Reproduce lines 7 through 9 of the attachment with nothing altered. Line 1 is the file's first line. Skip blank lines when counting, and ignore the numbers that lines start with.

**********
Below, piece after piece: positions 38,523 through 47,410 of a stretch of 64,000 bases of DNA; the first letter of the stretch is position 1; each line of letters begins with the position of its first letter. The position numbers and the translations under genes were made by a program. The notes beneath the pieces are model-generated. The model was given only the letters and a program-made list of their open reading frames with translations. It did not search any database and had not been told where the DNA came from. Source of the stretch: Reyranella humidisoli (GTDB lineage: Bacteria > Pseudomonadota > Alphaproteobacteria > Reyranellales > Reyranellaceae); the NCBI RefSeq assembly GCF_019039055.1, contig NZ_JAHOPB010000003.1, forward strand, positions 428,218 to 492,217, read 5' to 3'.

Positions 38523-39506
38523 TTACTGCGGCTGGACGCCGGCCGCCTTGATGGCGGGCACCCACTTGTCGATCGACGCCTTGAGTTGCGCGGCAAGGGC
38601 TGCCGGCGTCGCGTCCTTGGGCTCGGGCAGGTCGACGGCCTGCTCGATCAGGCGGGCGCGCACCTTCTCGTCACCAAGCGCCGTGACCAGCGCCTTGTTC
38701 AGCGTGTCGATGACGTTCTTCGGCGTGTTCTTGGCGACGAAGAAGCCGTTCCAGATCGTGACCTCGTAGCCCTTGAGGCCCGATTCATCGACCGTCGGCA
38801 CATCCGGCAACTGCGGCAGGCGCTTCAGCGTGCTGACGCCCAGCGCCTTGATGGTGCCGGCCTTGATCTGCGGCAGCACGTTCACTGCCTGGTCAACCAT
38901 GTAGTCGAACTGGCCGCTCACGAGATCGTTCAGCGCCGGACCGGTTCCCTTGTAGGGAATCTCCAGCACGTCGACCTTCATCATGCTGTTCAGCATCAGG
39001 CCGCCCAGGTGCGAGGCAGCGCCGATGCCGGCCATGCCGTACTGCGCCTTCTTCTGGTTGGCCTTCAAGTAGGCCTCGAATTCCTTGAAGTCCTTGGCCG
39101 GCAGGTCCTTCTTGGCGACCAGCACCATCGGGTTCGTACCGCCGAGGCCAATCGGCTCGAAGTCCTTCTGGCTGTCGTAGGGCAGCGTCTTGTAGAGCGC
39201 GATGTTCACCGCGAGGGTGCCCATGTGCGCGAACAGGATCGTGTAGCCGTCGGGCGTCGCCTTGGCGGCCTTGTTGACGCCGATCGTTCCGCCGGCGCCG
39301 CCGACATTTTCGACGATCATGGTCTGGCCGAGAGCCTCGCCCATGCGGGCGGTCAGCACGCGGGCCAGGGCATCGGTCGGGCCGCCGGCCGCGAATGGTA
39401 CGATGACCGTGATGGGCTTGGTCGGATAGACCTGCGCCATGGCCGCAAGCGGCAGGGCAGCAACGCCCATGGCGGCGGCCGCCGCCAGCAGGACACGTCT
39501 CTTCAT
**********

38901 GTAGTCGAACTGGCCGCTCACGAGATCGTTCAGCGCCGGACCGGTTCCCTTGTAGGGAATCTCCAGCACGTCGACCTTCATCATGCTGTTCAGCATCAGG
39001 CCGCCCAGGTGCGAGGCAGCGCCGATGCCGGCCATGCCGTACTGCGCCTTCTTCTGGTTGGCCTTCAAGTAGGCCTCGAATTCCTTGAAGTCCTTGGCCG
39101 GCAGGTCCTTCTTGGCGACCAGCACCATCGGGTTCGTACCGCCGAGGCCAATCGGCTCGAAGTCCTTCTGGCTGTCGTAGGGCAGCGTCTTGTAGAGCGC